California Knows: Offshore Drilling Doesn’t Make “Cents”


Posted on 15 July 2008

Printer-friendly versionPrinter-friendly versionSend by emailSend by email

California-coast.gifBy Jim Metropulos
Legislative Representative
Sierra Club California

President George W. Bush’s July 14 Rose Garden announcement that he planned to open the nation’s coastline to offshore drilling had California’s leaders smelling a rat.

Later that morning, Senate President pro Tempore Don Perata (D-Oakland) took time during a morning press conference to say he hoped the California Legislature would bring “bipartisan resistance” to any offshore drilling proposal. Gov. Arnold Schwarzenegger issued a statement reiterating his longtime view that “offshore drilling is not the answer.”

The places being suggested for new drilling have been deemed so special that Congress and consecutive presidents have protected them under an “Outer Continental Shelf” drilling moratorium since 1981.

California’s leaders and Sierra Club California know we can save more oil through energy efficiency than through drilling our precious coast. The Energy Information Administration’s (EIA) own data show that getting the first oil from currently protected areas would take at least a decade. Sadly, the amount of oil predicted at peak production in 20 years would still be too small to have any significant effect on oil prices.

In fact, Sierra Club California’s allies at the Natural Resources Defense Council have estimated oil prices would drop just 3 to 4 cents, if all of the offshore drilling that’s proposed takes place. And that’s at today’s gas prices!

Oil companies already hold some 5,500 offshore leases they aren’t even using. This March, companies spent a record $3.7 billion securing, according to the Minerals Management Service, a U.S. agency that tracks and manages mineral rights. The number of drilling permits on federal lands has doubled in the last five years while the price of gas almost tripled.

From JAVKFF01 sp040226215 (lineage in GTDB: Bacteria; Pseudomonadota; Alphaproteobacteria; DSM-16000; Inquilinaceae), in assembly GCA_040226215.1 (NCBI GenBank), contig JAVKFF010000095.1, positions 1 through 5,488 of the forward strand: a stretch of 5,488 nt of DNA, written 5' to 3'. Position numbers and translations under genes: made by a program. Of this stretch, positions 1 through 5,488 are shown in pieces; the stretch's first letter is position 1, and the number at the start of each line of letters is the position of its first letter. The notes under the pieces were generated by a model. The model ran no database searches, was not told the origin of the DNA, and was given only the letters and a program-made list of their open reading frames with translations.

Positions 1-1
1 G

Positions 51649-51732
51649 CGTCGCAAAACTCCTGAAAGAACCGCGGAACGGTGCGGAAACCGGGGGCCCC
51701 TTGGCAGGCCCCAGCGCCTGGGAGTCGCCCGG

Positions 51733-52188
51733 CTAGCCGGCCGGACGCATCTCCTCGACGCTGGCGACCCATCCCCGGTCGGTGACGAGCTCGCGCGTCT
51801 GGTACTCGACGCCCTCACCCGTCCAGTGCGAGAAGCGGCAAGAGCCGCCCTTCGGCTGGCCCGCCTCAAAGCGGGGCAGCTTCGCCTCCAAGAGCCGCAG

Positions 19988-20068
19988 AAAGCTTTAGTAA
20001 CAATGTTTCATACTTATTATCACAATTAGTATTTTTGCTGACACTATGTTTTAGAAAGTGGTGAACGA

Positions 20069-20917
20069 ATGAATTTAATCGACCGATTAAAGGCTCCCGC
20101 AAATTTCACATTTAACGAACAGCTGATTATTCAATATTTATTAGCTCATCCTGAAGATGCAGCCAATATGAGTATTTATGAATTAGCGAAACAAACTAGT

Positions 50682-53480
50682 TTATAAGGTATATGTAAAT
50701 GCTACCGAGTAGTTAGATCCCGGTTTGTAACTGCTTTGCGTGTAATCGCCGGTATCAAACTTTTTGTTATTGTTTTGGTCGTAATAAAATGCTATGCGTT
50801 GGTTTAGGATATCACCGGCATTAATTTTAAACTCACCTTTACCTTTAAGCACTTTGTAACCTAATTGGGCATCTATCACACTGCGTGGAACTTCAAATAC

As another California leader, Speaker Nancy Pelosi, said yesterday morning, “It's time to tell the oil industry: ‘You already have millions of acres to drill. Use it or lose it.’” Her Senate colleague, California Sen. Barbara Boxer, already has around 10,000 Americans’ signatures on her petition against lifting the moratorium.

What’s more, Californians already are working on solutions. Conservation, alternative energy sources and technological advances represent cheaper, faster, cleaner, surer ways to meet America’s energy needs while reducing the threat of global warming. California already gets it: the California Air Resources Board is fighting the Bush Administration to protect our state’s Clean Car Law, written by then-Assemblywoman Fran Pavley (D-Santa Monica) which will improve the fuel efficiency of new cars to 43 miles per gallon in 2020. Meanwhile, the Bush Administration’s newest draft fuel efficiency standards only seek 35 mpg efficiency.

With the U.S. on track to use an estimated 21 million barrels of oil per day, the Bush Administration should be following California’s lead – not standing in its way. In court and in Congress, the administration continues to block and stall efforts to make realistic, achievable gains in energy efficiency and turn back what even President Bush has dubbed an “addiction to oil.”

I applaud California’s leaders in their efforts to protect the coasts and to lead the way. They won’t sell our serene coastal views cheaply for a quick, meaningless fix.

Jim Metropulos is a Senior Advocate at Sierra Club California, where he focuses on water and energy policy.